Obviously, the description of mentoring is very vague and insufficient if you want to shape a mentoring programme within your organisation. Its a starting point, but lacks clarity on the mentors’ tasks and responsibilities. Mentoring according to the programme guide focusses mainly on two aspects: the personal well-being of the volunteer and the learning process and outcomes.
Core tasks and non-core tasks of mentors
The need for clarity about the role and tasks of a mentor on one side and the need for flexibility having a tailor-made implementation of mentoring in volunteering organisations seems to be incompatible goals.
One way of balancing the need for clarity and the need for flexibility is choosing a middle ground: define and specify mentors role and tasks on a Europe-wide level and leave a door open to flexible implementations of mentoring on an organisational/local level. A way to find this middle ground is to differentiate between core tasks and additional (or non-core) tasks:
- Core tasks and responsibilities refer to mentoring activities that essential for the quality of a volunteering project. They contribute to the value of the service both for the organisation and the volunteer.
- Additional (or non-core) tasks and responsibilities refer to all other day-to-day activities of a mentor that are not essential, but can add additional value to a volunteering project.
Possible core tasks of ESC mentors
What tasks and responsibilities should be considered as core tasks of mentors? – This is definitely open for discussion. The Mentoring and Coaching under Research brings together three different perspectives: the review of mentoring in publications (see above), focus interview with experts and results of a survey.
- Reviewing publications on mentoring the research finds three reoccurring tasks: supporting with the integration into the local community and culture, with dealing with difficulties and problems and with the learning process.
- According to expert interviews (MCuR 2023, p.42) there are four main tasks: integration, trouble-shooting / crisis management and learning support. Mediation is seen as an extremely important function, however it is one that would require an advanced level of skill and expertise.
- The survey (MCuR 2023, p.42) shows the top five functions of mentoring that are considered as absolutely essential: supporting volunteer’s motivation throughout the project, his/her well-being, the integration of the volunteer in the local community, solving conflicts between a volunteer and host organisation, and the volunteer’s learning.
Core tasks of a mentor
Based on this, I would propose the following three core-tasks:
- supporting the transition to or integration into a new environment,
- helping the volunteer to deal with difficulties and problems, and
- facilitating the learning process of the volunteer.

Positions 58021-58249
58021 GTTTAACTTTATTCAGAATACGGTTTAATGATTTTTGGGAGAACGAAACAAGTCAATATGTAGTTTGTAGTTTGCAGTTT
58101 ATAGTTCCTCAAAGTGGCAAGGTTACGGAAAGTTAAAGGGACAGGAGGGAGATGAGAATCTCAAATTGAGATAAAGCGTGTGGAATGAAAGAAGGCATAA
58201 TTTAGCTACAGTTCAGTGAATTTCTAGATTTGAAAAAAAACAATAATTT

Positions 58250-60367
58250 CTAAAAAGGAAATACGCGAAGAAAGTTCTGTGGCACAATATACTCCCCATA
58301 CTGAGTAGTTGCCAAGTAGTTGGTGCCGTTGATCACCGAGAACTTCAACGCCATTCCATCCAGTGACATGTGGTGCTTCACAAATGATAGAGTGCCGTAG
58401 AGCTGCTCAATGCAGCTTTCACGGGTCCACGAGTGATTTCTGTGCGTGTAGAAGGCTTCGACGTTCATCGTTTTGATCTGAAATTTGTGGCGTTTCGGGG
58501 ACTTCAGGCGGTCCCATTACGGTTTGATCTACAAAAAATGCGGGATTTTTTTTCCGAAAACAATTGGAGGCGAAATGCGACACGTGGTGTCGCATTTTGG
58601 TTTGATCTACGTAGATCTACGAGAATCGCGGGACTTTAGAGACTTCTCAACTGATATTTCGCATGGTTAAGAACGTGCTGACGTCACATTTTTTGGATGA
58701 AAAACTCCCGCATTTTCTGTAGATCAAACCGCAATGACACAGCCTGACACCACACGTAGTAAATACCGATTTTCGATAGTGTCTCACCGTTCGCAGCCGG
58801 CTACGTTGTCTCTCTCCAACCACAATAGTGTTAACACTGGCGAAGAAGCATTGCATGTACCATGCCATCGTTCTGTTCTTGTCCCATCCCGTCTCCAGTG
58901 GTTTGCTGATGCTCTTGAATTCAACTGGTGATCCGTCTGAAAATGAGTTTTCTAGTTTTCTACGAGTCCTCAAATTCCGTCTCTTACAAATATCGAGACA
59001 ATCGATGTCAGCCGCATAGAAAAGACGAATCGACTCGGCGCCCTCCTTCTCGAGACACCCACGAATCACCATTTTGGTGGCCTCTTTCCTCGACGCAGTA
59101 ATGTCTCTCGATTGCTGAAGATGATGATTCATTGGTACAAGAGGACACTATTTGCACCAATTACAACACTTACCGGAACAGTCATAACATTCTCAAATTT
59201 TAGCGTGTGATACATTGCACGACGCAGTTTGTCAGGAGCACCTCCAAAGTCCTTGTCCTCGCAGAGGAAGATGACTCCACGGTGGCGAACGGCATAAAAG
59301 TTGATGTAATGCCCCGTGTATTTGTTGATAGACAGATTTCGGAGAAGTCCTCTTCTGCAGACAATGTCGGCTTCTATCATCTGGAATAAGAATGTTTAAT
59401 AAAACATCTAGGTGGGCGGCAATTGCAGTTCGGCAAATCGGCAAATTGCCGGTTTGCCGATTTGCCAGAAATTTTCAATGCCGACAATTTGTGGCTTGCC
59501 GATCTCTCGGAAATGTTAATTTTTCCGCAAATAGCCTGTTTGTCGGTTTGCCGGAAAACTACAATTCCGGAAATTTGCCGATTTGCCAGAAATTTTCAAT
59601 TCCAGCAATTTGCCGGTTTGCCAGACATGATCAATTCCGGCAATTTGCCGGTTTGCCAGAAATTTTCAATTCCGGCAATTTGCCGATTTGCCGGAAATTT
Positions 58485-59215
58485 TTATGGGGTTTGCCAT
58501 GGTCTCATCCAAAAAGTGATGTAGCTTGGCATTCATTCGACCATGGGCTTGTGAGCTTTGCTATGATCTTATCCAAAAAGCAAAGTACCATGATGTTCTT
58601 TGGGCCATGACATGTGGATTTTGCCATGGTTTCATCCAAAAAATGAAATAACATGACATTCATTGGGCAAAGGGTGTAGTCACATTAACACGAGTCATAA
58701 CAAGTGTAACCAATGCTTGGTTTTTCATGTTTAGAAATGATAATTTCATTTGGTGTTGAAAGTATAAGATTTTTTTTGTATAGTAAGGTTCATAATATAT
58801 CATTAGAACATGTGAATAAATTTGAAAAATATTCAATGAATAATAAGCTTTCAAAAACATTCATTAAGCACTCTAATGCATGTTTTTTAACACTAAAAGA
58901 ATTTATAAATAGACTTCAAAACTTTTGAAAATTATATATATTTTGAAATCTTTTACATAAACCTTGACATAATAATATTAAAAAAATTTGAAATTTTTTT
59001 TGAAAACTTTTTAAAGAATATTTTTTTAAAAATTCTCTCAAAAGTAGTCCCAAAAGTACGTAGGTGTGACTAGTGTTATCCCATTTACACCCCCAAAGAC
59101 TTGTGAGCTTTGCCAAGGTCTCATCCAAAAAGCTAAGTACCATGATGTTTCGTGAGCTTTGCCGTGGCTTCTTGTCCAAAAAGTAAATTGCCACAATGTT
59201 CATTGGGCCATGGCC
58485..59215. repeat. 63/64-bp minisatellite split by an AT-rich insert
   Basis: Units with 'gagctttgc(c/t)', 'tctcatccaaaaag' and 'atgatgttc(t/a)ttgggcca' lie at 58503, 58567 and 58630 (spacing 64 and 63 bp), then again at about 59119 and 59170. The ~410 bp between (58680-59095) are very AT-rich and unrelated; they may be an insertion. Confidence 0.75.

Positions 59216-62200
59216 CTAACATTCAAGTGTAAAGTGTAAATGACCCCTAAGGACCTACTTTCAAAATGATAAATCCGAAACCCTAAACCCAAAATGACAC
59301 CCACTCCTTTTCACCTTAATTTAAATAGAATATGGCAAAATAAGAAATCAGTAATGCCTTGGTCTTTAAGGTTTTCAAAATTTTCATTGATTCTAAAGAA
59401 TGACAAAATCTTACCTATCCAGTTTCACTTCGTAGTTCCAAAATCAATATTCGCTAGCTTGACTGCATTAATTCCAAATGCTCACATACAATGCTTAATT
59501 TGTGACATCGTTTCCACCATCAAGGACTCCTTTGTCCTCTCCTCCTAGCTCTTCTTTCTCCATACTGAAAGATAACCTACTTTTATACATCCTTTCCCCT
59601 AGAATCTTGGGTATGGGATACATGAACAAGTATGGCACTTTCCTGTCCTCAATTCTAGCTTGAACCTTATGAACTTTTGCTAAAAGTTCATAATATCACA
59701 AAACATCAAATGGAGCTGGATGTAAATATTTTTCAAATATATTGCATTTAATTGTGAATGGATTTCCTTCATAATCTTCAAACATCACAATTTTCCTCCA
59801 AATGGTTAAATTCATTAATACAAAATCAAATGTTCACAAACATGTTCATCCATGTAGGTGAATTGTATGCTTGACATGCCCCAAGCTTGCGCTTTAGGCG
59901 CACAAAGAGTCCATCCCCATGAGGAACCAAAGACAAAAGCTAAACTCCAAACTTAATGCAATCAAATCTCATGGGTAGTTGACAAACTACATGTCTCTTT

These three core tasks are essential to get a volunteering project running. At the same time they are manageable for new mentors who just embark in their mentoring journey.
The research mentions also mediation and crisis management. Although this task is of enormous importance, I personally wouldn’t add this to the core tasks of a mentor. Mediation and especially crisis intervention is something that mentors need additional experience and competence. It is either a task a mentor grows into over several years of mentoring practice or it could be delegated to another (entl. external) expert.
Additional tasks of a mentor
As we said, additional (or non-core) tasks and responsibilities refer to all other mentoring activities. They are not essential, but can add additional value to the volunteering project. Such tasks could be:
- Supporting implementation of tasks (reinforced mentorship)
- Managing volunteering teams and groups (mentoring volunteering teams)
- Mediation in conflicts
- Encouraging volunteers to act towards community impact
- Enhancing volunteer’s solidarity awareness
- Supporting the project team in the implementation of the project
- and so on
There are two more aspects to take in consideration:
Reinforced mentorship – Reinforced mentorship is not an extra task of a mentor (and therefore does not translate into an additional core task), but it means a different quality of mentoring practices, a more intensive support and guidance. In that sense reinforced mentorship adds to all other core tasks. And it as well requires often additional competences.
Volunteering teams (or groups of volunteers) require an additional core task which could be named “managing volunteering teams”, which includes facilitating the team process (team building, team cooperation and peer learning).
Core tasks of mentors in your organisation
Last, but not least, there is another option to gain more clarity: as an organisation you could define the core tasks needed for your organisational context.
Which tasks would you choose as core tasks for your mentor?
A summary of the main insights, as blog post and as infographic: Mentoring and Coaching under Research. Insights | BlogPost
Infographic: Mentoring and Coaching under Research | Infographic
The full research report: Corina Pintea, Marzena Ples and Darko Markovic: Mentoring and Coaching within the European Solidarity Corps. Common Practices under Research; OeAD-GmbH, Vienna, 2023